BP plans to invest $1 billion through 2030 to install electric vehicle charging stations across the United States.
The London-based energy giant, whose largest refinery is in Whiting, said the investment is “another step toward delivering on its transformation to an integrated energy company.” It plans to partner with Hertz to bring fast-charging electric vehicle points to cities including Chicago, Atlanta, Austin, Boston, Denver, Houston, Miami, New York City, Orlando, Phoenix, San Francisco and Washington, DC.
The infrastructure rollout is meant to help the transition to electric vehicles as the federal government is pushing for as many as 50% of new vehicles produced to be electric by 2030.
The project will include gigahubs, or large-scale, fast-charging hubs such as one BP and Hertz are building together at the Los Angeles International Airport. Rideshare gig workers, taxi drivers, car rental customers and other motorists will be able to use them at high-traffic spots like airports to get a quick charge.
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“This is about more, faster. We’re bringing more, fast-charging options to more Americans for faster EV adoption,” said Dave Lawler, chairman and president of BP America. “Working alongside Hertz, we’re excited to drive the future of mobility.”
BP, which employs 1,800 workers and hundreds more contractors at the BP Whiting Refinery, has identified five “transition growth engines” that include bioenergy, hydrogen, convenience, renewables and electric vehicle charging. It’s looking to direct half its global investment to those areas by 2030.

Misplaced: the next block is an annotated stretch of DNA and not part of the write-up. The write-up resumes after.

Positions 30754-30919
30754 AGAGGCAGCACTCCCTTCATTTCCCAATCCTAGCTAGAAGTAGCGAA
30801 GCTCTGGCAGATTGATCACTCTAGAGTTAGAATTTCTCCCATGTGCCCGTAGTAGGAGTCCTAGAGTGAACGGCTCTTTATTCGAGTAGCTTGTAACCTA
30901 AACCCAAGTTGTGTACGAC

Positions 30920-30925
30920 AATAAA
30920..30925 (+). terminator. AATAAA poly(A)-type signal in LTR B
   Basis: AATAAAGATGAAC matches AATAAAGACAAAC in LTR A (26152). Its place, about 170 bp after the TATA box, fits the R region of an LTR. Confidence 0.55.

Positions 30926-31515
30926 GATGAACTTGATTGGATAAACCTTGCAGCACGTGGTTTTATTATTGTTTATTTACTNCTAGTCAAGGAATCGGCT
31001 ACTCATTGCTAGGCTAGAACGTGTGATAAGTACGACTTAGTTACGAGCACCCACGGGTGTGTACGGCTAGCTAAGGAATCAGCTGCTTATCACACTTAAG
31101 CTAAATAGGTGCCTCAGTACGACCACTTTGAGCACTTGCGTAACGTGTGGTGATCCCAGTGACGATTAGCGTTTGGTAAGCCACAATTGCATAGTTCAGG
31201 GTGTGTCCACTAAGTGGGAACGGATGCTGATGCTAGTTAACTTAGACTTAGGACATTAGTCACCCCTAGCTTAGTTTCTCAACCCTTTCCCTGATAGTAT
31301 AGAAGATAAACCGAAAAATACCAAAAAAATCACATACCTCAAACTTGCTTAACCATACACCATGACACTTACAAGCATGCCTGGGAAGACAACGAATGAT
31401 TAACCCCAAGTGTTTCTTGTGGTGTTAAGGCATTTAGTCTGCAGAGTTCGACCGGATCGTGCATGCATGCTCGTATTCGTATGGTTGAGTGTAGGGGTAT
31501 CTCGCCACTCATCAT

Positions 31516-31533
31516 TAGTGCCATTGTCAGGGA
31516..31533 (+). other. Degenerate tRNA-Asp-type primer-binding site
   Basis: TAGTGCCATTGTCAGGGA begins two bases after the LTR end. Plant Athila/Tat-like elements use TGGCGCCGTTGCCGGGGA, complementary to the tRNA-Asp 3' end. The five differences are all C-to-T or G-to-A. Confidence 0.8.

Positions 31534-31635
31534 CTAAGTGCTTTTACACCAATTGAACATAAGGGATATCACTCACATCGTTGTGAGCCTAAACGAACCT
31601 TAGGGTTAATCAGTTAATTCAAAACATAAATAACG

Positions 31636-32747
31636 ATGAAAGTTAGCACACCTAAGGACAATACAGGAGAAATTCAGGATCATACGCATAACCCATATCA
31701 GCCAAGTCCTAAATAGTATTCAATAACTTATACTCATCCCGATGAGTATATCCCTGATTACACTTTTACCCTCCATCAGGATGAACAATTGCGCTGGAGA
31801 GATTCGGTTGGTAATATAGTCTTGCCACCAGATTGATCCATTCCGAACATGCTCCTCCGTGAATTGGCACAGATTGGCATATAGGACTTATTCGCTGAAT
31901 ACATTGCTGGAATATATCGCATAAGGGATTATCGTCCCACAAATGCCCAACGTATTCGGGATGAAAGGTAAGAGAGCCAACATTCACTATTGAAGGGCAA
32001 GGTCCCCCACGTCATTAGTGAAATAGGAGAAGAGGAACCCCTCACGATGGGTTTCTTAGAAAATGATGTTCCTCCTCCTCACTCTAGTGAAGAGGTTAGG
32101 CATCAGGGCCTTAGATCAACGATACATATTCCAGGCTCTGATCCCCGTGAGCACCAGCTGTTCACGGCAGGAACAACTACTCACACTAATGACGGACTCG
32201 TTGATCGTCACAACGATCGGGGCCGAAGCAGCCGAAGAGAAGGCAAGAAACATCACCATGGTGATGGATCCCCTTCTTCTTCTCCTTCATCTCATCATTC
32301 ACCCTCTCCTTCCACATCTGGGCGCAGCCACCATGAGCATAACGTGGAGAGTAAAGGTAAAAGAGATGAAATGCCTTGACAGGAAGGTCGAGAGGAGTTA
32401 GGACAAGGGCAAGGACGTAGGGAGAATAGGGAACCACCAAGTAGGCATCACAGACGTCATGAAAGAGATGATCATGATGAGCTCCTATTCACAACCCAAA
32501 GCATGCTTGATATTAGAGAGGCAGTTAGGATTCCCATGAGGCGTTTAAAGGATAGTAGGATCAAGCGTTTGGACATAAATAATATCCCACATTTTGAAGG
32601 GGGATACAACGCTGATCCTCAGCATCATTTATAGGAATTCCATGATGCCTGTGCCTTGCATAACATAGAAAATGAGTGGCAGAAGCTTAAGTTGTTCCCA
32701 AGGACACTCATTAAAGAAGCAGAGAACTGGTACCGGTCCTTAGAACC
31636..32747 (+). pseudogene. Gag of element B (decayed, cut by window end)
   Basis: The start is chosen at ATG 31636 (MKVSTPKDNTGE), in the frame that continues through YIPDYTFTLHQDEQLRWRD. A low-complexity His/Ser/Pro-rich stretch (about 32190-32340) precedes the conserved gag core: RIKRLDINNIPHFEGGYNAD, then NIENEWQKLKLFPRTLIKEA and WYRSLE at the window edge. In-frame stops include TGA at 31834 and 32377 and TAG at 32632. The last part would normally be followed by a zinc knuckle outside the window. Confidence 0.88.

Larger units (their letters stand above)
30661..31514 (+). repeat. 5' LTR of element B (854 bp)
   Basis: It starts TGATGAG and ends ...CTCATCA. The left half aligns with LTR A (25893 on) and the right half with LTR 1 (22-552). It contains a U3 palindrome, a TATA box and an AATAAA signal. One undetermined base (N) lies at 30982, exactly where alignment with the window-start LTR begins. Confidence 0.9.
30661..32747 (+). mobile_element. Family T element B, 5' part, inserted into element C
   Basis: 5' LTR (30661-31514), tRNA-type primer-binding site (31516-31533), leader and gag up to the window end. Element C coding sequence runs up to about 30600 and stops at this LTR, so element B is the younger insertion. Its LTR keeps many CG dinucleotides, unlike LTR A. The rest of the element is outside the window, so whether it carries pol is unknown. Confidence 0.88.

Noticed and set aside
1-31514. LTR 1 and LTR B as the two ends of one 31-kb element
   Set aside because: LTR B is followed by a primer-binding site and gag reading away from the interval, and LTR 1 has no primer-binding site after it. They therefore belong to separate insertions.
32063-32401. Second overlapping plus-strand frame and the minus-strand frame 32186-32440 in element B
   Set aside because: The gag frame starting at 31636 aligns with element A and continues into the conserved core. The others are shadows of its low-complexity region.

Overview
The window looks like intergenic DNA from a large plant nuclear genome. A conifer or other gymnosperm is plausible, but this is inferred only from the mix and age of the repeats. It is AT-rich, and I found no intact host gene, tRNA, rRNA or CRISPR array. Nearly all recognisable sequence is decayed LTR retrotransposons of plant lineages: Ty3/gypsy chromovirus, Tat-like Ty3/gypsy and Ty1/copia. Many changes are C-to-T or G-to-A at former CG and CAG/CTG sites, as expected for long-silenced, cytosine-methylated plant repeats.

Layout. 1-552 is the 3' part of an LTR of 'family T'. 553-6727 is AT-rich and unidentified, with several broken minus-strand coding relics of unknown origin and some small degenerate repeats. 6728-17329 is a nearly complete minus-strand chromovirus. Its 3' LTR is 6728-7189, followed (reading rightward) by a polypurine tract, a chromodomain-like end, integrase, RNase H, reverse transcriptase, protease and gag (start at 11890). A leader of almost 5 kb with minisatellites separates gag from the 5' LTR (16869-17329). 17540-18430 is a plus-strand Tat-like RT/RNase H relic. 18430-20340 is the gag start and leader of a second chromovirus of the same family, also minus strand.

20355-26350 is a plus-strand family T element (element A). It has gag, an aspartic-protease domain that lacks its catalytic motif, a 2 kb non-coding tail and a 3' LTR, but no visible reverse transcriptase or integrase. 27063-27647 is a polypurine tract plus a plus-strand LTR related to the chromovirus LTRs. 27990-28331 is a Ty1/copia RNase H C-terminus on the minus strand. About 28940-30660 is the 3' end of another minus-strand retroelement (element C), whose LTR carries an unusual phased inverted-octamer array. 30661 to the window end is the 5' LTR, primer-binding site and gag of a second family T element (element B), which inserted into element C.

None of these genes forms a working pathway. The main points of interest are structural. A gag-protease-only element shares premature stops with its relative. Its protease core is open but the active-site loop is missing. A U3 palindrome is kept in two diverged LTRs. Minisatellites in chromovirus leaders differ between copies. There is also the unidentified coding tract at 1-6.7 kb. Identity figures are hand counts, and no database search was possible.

Since 2005, BP has invested more than $140 billion in the United States, where it has its largest economic footprint in the world.
The energy company already has 22,000 electric vehicle charging stations worldwide. It aims to have 100,000 more by 2030. BP aims to become net zero by 2050.
“As Hertz builds the largest EV rental fleet in North America, it is essential that our millions of customers — including leisure and business travelers, rideshare drivers and corporate clients — have access to a national network of reliable, fast chargers,” said Stephen Scherr, Hertz chair and CEO. “We are excited to be working with bp to build out charging at Hertz locations across the country, and to leverage telematic insights from the Hertz fleet to ensure that charging is located at the places where our customers need it most.”
Hertz now has tens of thousands of electric vehicles for rent at more than 750 locations in 38 states. It aims to make a quarter of its fleet electric by 2024 in a bid to help “accelerate the mainstream adoption of EVs.”